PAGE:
Lasers in Medicine
The possibility of using light in treating illness has been known for thousands of years. The ancient Greeks and Egyptians used sunlight as a therapy and the two ideas were even tied together in mythology, with the Greek god Apollo taking responsibility for both light and healing.
However, it has only been since the invention of the laser 50 years ago, that the potential of light in medicine has really been revealed.
The special properties of lasers make them much better than sunlight or other light sources at targeting medical applications. Each laser operates within a very narrow wavelength range and the light emitted is coherent. They can also be very powerful. The beams can be focused to a very small point, giving them a high power density. These properties have led to lasers being used in many areas of medical diagnosis and treatment.
The earliest medical applications for lasers were in ophthalmology and dermatology. Just a year after the invention of the laser in 1960, Leon Goldman demonstrated how a ruby laser, which emits red light, could be used to remove port wine stains, a type of birthmark, and melanomas from the skin.
This application relies on the ability of lasers to operate at a specific wavelength. Lasers are now widely used in dermatology for things like tumor, tattoo, hair, and birthmark removal.
“In dermatology, I probably use a dozen different lasers,” R. Rox Anderson, an SPIE Fellow, dermatologist at the Wellman Center for Photomedicine at Harvard University (USA), and co-chair of the SPIE BiOS symposium, observes in an SPIE video interview. The type of laser and the wavelength of its emissions depend on the type of lesion being treated and what the main absorber is within it. The wavelength also depends on the patient’s skin type.
“You can’t really practice dermatology — or ophthalmology — now without access to lasers. They are mainstay tools of what we do for patients,” he says. The use of lasers for vision correction and a wide variety of ophthalmology applications grew after Charles J. Campbell in 1961 became the first physician to use a ruby laser to treat a human patient with a detached retina.
Later, ophthalmologists used argon lasers (which emit green-wavelength light) to treat detached retinas. This application uses the properties of the eye itself–specifically the lens–to focus the laser beam onto the area where the retina has become detached.
Similar experiments had been tried in the 1940s with sunlight, but doctors required the unique properties of lasers before the work was a success. Another medical approach, also with argon lasers, is used to stop internal bleeding in patients. Green light is selectively absorbed by hemoglobin, the pigment in red blood cells, in order to seal off bleeding blood vessels. This can also be used in cancer treatment to destroy blood vessels entering a tumor and deprive it of nutrients.
“None of these applications could be done with sunlight,” points out SPIE Fellow Abraham Katzir, director of the Applied Physics Group at Tel Aviv University (Israel). “Medicine is very conservative—as it should be—but the laser is gaining acceptance in many medical disciplines. In many applications lasers are replacing traditional tools.”
Both ophthalmology and dermatology have also benefitted recently from excimer lasers, which emit in the ultraviolet range. These lasers have become widely used to reshape corneas (LASIK) so that patients no longer need to wear glasses. They are also used in cosmetic surgery to remove spots and wrinkles from the face.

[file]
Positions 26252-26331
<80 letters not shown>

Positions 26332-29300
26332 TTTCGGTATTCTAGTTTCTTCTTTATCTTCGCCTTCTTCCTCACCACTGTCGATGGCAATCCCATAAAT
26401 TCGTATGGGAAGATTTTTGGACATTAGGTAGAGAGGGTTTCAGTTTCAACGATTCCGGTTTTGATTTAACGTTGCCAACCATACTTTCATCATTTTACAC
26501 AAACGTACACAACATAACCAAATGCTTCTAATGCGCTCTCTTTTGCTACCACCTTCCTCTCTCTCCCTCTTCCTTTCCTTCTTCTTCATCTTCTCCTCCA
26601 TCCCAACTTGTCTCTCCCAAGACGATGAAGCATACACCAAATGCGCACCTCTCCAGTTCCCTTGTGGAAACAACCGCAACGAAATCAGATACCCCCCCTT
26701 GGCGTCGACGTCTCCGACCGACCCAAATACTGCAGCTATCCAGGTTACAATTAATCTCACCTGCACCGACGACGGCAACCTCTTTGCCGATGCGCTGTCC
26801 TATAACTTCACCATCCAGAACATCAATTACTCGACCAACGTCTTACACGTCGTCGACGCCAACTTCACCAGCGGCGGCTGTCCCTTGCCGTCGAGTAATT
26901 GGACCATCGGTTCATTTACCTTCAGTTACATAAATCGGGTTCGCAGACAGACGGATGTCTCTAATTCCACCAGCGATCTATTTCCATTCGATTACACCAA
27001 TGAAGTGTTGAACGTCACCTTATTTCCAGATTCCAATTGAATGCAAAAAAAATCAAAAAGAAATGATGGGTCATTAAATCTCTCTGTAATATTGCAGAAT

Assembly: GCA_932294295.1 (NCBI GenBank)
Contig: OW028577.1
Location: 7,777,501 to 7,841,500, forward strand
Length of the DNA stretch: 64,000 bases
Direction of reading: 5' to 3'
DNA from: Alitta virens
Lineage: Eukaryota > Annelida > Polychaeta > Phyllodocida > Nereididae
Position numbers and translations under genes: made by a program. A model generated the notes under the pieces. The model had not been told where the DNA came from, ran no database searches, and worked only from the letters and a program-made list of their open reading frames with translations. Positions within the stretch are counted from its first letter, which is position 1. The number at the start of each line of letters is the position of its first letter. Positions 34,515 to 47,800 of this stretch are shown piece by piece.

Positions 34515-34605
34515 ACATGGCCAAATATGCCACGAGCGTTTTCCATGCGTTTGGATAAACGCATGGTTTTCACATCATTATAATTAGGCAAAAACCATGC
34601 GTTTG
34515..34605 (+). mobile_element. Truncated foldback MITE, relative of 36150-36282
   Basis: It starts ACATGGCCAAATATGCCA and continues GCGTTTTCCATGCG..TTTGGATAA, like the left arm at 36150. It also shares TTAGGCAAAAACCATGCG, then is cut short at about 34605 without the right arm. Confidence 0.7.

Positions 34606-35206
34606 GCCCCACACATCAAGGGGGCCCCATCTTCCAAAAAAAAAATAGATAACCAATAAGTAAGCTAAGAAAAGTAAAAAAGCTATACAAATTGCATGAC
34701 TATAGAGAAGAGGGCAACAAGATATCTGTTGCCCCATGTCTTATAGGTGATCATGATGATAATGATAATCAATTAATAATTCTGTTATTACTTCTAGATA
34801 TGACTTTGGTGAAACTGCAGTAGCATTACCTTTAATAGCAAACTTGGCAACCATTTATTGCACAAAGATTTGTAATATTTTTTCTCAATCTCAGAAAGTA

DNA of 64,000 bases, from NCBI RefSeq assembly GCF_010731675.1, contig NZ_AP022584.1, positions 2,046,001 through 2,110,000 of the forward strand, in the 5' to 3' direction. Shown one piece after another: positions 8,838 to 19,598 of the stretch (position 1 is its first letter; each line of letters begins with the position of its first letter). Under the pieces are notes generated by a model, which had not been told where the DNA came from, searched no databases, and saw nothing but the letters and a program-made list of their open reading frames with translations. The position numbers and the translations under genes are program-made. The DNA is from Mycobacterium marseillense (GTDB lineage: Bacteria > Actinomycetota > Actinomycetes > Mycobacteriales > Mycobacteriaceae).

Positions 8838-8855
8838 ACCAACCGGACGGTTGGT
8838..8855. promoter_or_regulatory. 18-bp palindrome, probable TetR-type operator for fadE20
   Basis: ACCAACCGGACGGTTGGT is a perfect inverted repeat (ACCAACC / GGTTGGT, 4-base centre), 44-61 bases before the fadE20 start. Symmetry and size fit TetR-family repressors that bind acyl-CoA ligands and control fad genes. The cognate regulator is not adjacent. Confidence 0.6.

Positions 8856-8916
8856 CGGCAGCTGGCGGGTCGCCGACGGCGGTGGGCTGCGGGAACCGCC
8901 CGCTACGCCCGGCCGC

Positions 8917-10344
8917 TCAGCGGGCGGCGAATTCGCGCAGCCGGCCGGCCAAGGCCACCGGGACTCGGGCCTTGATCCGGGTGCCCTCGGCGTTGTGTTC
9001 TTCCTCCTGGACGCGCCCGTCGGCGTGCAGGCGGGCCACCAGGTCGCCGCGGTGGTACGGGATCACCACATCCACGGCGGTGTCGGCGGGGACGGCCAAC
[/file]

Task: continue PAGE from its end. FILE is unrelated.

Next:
Such technology developments are inevitably popular with commercial investors due to the huge revenue potential. The analyst firm Medtech Insight estimated in 2008 that the market for energy-based aesthetic devices would be worth more than $1 billion by 2011. Indeed, despite a decline in overall demand for medical laser systems during the global recession, laser-based cosmetic surgeries continue to be in regular demand in the United States, the dominant market for medical laser systems, according to a September 2010 Global Industries Analysts report.
“The biggest profit area is really cosmetic, and because of the potential earnings, these areas will continue to be big,” says Leon Esterowitz, biophotonics program director for the National Science Foundation (USA). His main interests for NSF lie in a different area though. “I am most pushing detecting cancer very early. There are some very serious diseases that if you don’t detect them very early, the prognosis is very bad, especially things like pancreatic and ovarian cancer.”
Lasers have a major role to play in the early detection of cancer as well as many other diseases. For example, in Tel Aviv, Katzir’s group is looking at infrared spectroscopy using IR lasers. This is interesting, according to Katzir, because cancer and healthy tissue may have different transmissions in the IR range. One promising application of the technique is to measure melanomas. With skin cancers, early detection is very important for the patients’ survival rates. Currently melanoma detection is done by eye, so relies on the skill of the physician.
“In Israel every year, we have a day when everybody can go for free melanoma screenings. Two years ago we took our system to one of the big health centers and were able to see a difference in the IR between the suspect but benign marks and the actual melanomas,” Katzir says.
Katzir, who organized SPIE’s first conference on biomedical optics in 1984, and his Tel Aviv group have also developed optical fibers that are transparent at IR wavelengths so that the technique can be extended to internal investigations. It could provide a quick and painless alternative to cervical smear tests in gynecology, for example.
Laser-based systems are also starting to replace the x-rays traditionally used in mammography. Using x-rays poses a challenge: high intensities are needed to be able to detect cancers well, but as the intensity of the x-ray is raised, so is the risk of the x-ray itself causing cancer. The alternative being studied is to use very fast laser pulses to image breasts as well as other parts of the body such as the brain.
There is much enthusiasm about the potential of optical coherence tomography (OCT) in many areas of medicine. This imaging technique can give high-resolution (on the order of microns), cross-sectional, and three-dimensional images of biological tissue in real time, using the coherence properties of laser light. OCT is already used in ophthalmology and can, for example, enable ophthalmologists to see a cross section of the cornea to diagnose retinal disease and glaucoma. It is now beginning to be used in other areas of medicine too.
“One of the big areas that’s emerging (for OCT) is fiber optic imaging of arteries,” says SPIE Fellow James Fujimoto of Massachusetts Institute of Technology (USA), a co-inventor of the technology. Fujimoto, also a symposium chair at BiOS, discusses his work with OCT in a SPIE Newsroom video linked to this article online. OCT can be used to assess unstable plaque that is prone to rupture.